River Wissey Lovell Fuller

July Gardening

July 2016

July is often the hottest month of the year and it’s important to water the garden thoroughly once or twice a week rather than little and often as this encourages plants to put down roots in search of water rather than coming up to the surface. Containers and hanging baskets need watering every day and sometimes even twice a day if it is hot and windy. The plant of the month for July is Hydrangeas. Hydrangeas are a vast group of plants ranging from climbers, trees and shrubs. The most popular are mophead and lace-cap hydrangeas, and these have the unique ability to change flower colour in different soils. This colour change is due to the soil pH which affects aluminium availability. Those with blue or pink flowers tend to be blue in acid soil conditions (high available aluminium levels), mauve in acid to neutral soil conditions, and pink in alkaline conditions. White flowers, and also green-flowered cultivars, remain white or green regardless of soil pH. You can replicate the necessary soil pH by planting blue hydrangeas in pots of ericaceous compost, and watering with a hydrangea colourant once a fortnight. The ‘old wives tale’ of using rusty nails when planting hydrangeas is false, as the colour is due to aluminium not iron. Use rainwater, as mains hard water can affect the flower colour, turning blue flowers mauve or pink. To enhance red or pink flowers, apply a dressing of ground lime in winter.

Hydrangeas thrive in a moist, but well-drained soil, in a cool, semi-shady part of the garden. Try to avoid exposed east-facing sites, where cold winds may damage young spring growth, and also avoid dry, sunny spots. On lighter, sandier soils work plenty of organic matter into the soil before planting, and in subsequent years apply organic matter as a mulch. This could be well-rotted leaf mould, garden compost, or farmyard manure.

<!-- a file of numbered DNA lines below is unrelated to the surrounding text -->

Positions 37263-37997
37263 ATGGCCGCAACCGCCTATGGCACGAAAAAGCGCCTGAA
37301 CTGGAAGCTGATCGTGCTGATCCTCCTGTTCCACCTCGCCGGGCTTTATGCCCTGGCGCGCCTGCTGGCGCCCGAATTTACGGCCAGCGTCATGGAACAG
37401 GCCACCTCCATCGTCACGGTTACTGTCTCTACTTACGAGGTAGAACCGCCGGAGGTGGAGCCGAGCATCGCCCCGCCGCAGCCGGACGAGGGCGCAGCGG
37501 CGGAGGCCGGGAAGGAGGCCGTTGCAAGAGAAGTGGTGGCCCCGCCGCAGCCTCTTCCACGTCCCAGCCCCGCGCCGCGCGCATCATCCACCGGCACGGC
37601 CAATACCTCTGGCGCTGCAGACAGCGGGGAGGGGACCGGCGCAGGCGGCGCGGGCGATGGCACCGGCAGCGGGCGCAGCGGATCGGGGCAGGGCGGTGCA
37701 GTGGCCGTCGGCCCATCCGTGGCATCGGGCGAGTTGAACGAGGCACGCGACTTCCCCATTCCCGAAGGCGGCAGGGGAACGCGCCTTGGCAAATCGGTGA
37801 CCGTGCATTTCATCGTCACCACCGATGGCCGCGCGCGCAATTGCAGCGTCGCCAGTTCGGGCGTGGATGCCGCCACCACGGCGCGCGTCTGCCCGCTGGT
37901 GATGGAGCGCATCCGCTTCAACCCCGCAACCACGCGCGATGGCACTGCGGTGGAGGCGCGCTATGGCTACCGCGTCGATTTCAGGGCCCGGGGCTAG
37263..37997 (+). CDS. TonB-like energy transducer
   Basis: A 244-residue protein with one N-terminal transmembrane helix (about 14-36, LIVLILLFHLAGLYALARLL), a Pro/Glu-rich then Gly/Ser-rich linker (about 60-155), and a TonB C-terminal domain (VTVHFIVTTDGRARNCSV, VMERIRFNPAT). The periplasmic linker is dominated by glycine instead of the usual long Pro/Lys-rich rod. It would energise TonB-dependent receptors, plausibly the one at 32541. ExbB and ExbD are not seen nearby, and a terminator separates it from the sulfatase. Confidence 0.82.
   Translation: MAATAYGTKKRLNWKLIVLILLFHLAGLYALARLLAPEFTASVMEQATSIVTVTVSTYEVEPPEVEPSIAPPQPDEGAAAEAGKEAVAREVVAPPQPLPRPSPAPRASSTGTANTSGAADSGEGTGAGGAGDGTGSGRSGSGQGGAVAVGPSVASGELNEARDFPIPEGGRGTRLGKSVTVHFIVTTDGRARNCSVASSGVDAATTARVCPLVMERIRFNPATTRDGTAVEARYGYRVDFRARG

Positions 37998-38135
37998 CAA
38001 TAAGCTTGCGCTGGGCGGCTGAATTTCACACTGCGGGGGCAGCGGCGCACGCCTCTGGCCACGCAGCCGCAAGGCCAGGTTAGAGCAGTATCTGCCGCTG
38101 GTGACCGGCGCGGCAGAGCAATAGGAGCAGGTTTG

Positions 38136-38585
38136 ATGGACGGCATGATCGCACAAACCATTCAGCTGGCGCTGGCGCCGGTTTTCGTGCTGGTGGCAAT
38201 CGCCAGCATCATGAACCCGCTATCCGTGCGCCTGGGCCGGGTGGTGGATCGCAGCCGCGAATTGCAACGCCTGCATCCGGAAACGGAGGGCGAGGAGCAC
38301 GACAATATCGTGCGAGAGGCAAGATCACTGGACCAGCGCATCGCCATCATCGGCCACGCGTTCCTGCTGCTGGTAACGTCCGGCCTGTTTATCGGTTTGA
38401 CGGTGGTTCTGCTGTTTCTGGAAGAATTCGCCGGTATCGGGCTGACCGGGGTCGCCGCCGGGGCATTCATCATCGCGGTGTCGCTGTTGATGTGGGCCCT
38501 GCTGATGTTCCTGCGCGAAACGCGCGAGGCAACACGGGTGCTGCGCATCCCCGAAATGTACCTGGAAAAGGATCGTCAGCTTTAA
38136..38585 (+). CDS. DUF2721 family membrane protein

Hydrangeas flower from mid to late summer on the previous year’s growth. Dead blooms should be left on the plant (not deadheaded) over winter to provide some frost protection for the growth buds below. Remove the dead flowerheads in early spring, cutting back the stem to the first strong, healthy pair of buds down from the faded bloom.

Often Hydrangeas can be found in flower from late March onwards in Supermarkets and Florists. These hydrangeas are known as ‘Florist hydrangeas’ and have been forced into flower to make gifts for holidays such as Valentines day or Mothering Sunday. Forced hydrangeas are usually grown for a one-time, spectacular show. The plant has been fed specifically to produce many large blooms quickly, quite often at the expense of the future heath of the plant. In addition, the hydrangea chosen for this purpose are grown in greenhouses should be treated as houseplants, as the soft shoots will be killed by frosts or cold temperatures. They can be planted outside once the risk of frost has passed in early June. Top Tips for July: • Prune Wisteria now. Remove the whippy side-shoots from the main branch framework to about 20cm from their base (about five leaves from the main stem) • Dead-head bedding plants and perennial plants to stop them setting seed and to encourage further flowering. • Apply a high-potash fertiliser once fruits start to form on peppers, cucumber and tomatoes. • Check for cabbage white butterfly eggs under brassica leaves and treat accordingly.

Whatever July brings I hope you get a chance to step out into the sunshine and enjoy the season as you tackle this months gardening jobs. Rachel Sobiechowski BSc (Hons) P&R Garden Supplies, Fengate Drove, Brandon 01842 814800 www.p-rgardensupplies.co.uk

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